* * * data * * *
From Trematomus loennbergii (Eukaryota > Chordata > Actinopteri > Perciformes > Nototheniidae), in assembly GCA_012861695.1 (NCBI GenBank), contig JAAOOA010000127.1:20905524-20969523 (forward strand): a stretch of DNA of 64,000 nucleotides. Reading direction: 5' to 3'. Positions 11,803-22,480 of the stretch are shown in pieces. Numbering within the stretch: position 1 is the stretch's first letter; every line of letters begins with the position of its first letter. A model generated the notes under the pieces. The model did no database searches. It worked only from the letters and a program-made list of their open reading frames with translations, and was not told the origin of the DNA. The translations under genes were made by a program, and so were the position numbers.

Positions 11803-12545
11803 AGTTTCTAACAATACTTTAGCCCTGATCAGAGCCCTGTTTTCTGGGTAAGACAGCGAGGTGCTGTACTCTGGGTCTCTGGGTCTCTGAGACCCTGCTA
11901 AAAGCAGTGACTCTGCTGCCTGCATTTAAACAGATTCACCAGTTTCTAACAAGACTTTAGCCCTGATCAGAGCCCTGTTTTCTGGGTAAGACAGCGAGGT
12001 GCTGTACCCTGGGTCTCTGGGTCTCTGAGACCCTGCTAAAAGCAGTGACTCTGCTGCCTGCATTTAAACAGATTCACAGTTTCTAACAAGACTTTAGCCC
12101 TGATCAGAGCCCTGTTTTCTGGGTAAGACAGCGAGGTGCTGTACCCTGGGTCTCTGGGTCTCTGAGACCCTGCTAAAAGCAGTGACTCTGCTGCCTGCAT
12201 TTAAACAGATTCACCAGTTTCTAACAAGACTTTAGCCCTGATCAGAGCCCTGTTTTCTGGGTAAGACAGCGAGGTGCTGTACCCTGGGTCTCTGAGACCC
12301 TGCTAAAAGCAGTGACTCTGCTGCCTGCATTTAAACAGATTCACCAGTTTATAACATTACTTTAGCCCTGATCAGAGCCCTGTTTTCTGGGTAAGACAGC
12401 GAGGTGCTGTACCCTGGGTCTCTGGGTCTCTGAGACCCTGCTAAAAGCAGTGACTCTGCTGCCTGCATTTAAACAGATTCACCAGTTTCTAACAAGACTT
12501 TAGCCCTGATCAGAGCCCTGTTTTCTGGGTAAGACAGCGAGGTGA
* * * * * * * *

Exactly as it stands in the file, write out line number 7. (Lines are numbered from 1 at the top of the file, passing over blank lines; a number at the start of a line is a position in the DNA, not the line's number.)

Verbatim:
12201 TTAAACAGATTCACCAGTTTCTAACAAGACTTTAGCCCTGATCAGAGCCCTGTTTTCTGGGTAAGACAGCGAGGTGCTGTACCCTGGGTCTCTGAGACCC